When the Golden Knights acquired Alec Martinez, the first line of every article about him included his postseason successes. Prior to arriving in Vegas, he’d won two Stanley Cups, played in 64 playoff games over six different seasons, and scored game-winning goals to clinch both the 2014 Western Conference Finals and the Stanley Cup Final.
It’s always been about the playoffs with Martinez, and just one game into the actual playoffs as a Golden Knight, it’s already evident why.
Martinez logged 20:58 of ice time, the most of any Golden Knight, and was on the ice for three Vegas goals without conceding any. He added one assist, had two hits, was responsible for two scoring chances, and had four shot attempts. His main contribution, as advertised though, was his shot-blocking.
I thought (Alec) was great. Particularly some big blocked shots on our penalty kill. He’s just so solid. You can put him out in any situation. He’s a versatile guy. He’s been a real good addition for our group. -Pete DeBoer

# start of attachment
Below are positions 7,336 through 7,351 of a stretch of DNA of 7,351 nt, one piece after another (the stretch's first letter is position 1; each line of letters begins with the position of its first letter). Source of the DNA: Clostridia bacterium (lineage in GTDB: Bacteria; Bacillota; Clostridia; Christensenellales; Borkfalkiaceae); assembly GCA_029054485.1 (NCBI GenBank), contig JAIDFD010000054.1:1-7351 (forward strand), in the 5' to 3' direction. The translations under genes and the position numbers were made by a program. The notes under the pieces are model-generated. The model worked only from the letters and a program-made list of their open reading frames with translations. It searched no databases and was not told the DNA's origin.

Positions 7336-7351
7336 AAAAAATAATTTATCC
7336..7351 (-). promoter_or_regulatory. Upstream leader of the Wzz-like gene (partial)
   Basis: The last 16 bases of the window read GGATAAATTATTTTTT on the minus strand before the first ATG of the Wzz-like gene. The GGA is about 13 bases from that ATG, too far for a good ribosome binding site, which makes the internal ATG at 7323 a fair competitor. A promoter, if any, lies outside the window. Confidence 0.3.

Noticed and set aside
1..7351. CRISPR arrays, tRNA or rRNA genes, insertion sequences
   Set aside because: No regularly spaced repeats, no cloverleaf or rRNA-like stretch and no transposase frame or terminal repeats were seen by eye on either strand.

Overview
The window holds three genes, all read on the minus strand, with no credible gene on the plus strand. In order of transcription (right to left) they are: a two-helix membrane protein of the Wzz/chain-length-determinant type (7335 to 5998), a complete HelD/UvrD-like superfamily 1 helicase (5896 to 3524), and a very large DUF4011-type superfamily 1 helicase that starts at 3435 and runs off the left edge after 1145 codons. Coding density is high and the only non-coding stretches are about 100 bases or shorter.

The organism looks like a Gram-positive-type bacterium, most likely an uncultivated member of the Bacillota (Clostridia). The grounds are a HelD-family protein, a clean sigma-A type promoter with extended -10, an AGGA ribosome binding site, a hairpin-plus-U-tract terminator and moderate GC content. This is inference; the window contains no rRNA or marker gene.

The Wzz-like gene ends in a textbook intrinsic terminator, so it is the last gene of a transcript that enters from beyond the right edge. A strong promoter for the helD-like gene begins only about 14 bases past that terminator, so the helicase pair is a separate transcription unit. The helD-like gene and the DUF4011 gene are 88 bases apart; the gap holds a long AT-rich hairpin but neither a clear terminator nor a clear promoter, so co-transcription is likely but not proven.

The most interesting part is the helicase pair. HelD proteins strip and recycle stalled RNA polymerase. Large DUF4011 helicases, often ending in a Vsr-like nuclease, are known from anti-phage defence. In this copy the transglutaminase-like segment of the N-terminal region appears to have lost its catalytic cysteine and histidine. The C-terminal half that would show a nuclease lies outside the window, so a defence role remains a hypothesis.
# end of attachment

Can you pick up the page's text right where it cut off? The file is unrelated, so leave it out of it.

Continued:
Martinez blocked four shots including one big one on a dangerous chance on the penalty kill.
Of the team leading 20:58, he played two minutes on the penalty kill, 1:13 on the power play, and had a 173 second shift late in the 2nd period of a one-goal game. Plus, nearly nine minutes of his ice-time came in the 2nd period, when the game was being decided.
Martinez also spent the majority of his night (more than 11 minutes) sharing the ice with the Blackhawks’ most dangerous offensive line of Patrick Kane, Kirby Dach, and Alex DeBrincat. At even-strength, the Golden Knights allowed just five shot attempts, two shots on goal, and zero high-danger scoring chances with Martinez on the ice vs the Hawks 2nd line. He and Theodore posted a 70% Corsi against the high-skilled line and held them to a dismal 0.09 expected goals.
All in all, Game 1 was everything the Golden Knights could have hoped for when they were in the market for a defenseman at the deadline, even if the price was steep.